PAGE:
Nova Delphinus 2013
Seen at 200mm.
Going over the photos I could see that all the photos taken at 300mm were not really going to work. Even though I was doing 5sec exposures, zoomed in that close the stars still move just enough to produce star trails in the image. Thankfully the images I shot at 200mm all came out.

It was exciting sharing this experience with others around the world. To see the reports flood in for two days. To see the nova for myself with my eyes and through my camera and binoculars was awesome! That i could see this happening to a star possibly thousands of light years away.

With the help of HAS this will hopefully be the second of many other observations of the night sky.

I would like to thank the folks at AAVSO for their helping me confirm I had found the nova. Thank you to Universe Today and Sky & Telescope for the very helpful star charts. Also thank you to HAS for providing the forums where I have been sharing most of my images with other local star gazers. For those wondering the app I used was Distant Suns

UPDATE 8-19-2013:

Just wanted to post a small update. Went back out last night, 8-18-13, and snapped a photo of Nova Del 2013 at 300mm. Its still visible through binoculars. The magnitude or brightness has dimmed some, but has remained steady for the last two and a half days. This will most likely be my last photograph of the nova. Unless it completely disappears or something dramatic happens.

Nova Del 2013
Seen at 300mm

Wednesday, August 14, 2013

Astrophotography 8-13-2013 (Satellite)

Before may of this year, I had not expeirence with astrophotography using a DSLR camera. Even now my experiences so far have mostly been reading a few tips in my books, running outside with the camera snapping away and looking over the results later. Hopefully learning something each time. Tonight I finally found the zone I believe is correct. Also, I might not know a lot about astrophotography, but I know even less about image processing. So the images I present here have very very little processing. All I have done is and "Auto Contrast" and a Color Inversion.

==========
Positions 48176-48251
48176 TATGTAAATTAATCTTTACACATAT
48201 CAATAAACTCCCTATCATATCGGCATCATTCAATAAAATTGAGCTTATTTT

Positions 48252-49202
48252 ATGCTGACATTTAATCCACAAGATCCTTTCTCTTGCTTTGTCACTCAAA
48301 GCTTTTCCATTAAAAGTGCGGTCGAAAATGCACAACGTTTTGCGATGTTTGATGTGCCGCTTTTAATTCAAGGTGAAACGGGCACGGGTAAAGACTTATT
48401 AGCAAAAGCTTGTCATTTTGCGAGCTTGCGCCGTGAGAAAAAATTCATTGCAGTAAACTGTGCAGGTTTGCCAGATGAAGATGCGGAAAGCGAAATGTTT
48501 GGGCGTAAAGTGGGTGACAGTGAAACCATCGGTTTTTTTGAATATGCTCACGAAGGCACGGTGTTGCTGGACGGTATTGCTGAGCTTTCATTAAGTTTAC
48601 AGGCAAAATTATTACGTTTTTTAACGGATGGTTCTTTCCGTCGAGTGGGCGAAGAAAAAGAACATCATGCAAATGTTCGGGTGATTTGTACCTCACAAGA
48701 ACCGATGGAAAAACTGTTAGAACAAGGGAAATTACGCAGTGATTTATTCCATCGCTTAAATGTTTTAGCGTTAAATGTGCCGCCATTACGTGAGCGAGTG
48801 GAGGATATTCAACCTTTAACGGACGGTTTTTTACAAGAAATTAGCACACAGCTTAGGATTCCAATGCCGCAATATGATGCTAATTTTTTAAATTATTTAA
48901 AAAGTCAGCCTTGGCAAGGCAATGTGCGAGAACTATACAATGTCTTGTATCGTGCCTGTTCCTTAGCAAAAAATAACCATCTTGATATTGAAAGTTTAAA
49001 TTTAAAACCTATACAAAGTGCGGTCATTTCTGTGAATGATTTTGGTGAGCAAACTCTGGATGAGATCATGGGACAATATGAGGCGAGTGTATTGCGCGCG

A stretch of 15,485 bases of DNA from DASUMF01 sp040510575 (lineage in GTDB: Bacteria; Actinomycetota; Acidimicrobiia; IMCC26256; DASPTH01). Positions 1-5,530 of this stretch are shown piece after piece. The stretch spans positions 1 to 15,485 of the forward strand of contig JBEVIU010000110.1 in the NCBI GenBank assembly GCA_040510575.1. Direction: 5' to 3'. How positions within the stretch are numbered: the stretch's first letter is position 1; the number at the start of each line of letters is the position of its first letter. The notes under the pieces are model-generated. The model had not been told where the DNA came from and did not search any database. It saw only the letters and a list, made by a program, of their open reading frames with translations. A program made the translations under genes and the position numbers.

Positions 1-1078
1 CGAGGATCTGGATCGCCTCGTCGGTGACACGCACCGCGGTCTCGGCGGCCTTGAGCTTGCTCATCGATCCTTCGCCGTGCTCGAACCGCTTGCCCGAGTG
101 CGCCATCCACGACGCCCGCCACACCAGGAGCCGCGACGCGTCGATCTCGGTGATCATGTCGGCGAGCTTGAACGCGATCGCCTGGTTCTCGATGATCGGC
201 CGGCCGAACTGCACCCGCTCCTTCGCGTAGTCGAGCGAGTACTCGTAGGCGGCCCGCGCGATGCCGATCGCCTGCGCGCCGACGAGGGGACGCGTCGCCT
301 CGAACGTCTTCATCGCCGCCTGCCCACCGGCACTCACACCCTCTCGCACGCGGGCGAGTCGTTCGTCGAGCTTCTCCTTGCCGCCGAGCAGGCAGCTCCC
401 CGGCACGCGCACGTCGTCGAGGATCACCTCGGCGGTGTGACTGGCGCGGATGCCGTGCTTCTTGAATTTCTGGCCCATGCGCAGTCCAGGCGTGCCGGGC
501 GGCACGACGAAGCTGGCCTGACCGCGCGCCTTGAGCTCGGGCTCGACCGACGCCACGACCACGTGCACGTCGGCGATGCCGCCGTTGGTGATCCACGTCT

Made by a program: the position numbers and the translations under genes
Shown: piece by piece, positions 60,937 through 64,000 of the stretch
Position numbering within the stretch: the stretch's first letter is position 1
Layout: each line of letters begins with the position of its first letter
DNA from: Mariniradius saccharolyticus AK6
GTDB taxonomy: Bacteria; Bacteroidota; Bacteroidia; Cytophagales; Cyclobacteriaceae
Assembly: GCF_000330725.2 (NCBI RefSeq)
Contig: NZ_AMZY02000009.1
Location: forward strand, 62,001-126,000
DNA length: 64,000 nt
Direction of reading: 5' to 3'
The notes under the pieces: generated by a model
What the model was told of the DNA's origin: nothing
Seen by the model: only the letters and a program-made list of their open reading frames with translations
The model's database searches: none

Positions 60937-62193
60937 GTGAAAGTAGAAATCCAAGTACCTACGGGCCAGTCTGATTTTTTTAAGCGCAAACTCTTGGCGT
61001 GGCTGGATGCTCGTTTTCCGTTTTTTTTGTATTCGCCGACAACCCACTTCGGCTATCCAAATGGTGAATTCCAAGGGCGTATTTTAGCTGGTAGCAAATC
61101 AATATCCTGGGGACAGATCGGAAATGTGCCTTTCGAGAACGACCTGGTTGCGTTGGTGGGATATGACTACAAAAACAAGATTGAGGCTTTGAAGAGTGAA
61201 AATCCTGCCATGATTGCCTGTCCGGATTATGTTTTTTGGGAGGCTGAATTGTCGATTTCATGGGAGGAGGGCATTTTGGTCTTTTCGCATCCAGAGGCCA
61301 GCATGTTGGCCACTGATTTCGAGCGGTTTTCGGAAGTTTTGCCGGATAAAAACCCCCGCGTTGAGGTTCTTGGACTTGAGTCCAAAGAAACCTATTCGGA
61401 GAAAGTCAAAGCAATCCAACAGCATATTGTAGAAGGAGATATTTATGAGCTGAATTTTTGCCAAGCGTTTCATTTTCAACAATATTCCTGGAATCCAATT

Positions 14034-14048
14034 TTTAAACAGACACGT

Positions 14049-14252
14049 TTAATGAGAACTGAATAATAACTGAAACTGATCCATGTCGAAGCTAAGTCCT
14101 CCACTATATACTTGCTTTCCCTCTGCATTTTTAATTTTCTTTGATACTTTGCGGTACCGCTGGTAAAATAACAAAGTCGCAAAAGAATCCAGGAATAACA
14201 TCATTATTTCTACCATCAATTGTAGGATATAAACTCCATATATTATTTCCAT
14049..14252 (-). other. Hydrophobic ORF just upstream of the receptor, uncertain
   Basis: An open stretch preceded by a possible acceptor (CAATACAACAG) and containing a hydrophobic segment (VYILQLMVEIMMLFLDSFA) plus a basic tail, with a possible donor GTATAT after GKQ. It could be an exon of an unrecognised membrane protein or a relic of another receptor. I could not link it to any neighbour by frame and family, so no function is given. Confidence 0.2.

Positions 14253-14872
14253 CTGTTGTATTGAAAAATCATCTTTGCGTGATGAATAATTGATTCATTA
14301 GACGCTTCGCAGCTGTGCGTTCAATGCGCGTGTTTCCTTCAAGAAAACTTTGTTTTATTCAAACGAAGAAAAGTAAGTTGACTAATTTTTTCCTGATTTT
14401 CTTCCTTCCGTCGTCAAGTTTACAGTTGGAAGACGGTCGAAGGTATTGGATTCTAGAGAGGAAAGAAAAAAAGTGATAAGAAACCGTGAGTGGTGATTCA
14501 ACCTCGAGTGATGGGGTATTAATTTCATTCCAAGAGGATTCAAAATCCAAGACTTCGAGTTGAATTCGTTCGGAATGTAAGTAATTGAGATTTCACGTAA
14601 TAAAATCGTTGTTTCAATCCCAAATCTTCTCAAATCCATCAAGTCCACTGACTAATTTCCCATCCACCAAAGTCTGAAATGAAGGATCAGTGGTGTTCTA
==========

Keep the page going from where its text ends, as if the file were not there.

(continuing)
I basically started out the same. Going outside picking a target take a shot, view the result, make any adjustments if needed, and repeat. Towards the end of my secession I pointed the camera straight up and took a photo. When I looked at it I noticed a small faint white streak at the top. So quickly I took another. There it was again! But in a different position. I took 3 more shots finally realizing what it might be. A satellite passing overhead. I have seen satellites passing overhead at the George observatory. But i never thought I would capture one on camera in the middle of light polluted skies.

My camera is a Nikon D3100. The lens I was using is a Nikkor 18-55mm. I was zoomed all the way in. 800 ISO at a 5 sec exposure.

Click to enlarge!

Monday, August 12, 2013

Orbits of Potentially Hazardous Asteroids

Are asteroids dangerous? Some are, but the likelihood of a dangerous asteroid striking the Earth during any given year is low. Because some past mass extinction events have been linked to asteroid impacts, however, humanity has made it a priority to find and catalog those asteroids that may one day affect life on EarthPictured aboveare the orbits of the over 1,000 knownPotentially Hazardous Asteroids (PHAs). These documented tumbling boulders of rock and ice are over 140 meters across and will pass within 7.5 million kilometers of Earth -- about 20 times the distance to the Moon. Although none of them will strike the Earth in the next 100 years -- not all PHAs have been discovered, and past 100 years, many orbits become hard to predict. Were an asteroid of this size to impact the Earth, it could raise dangerous tsunamis, for example. Of course rocks and ice bits of much smaller size strike the Earth every day, usually pose no danger, and sometimes creating memorable fireball and meteor displays.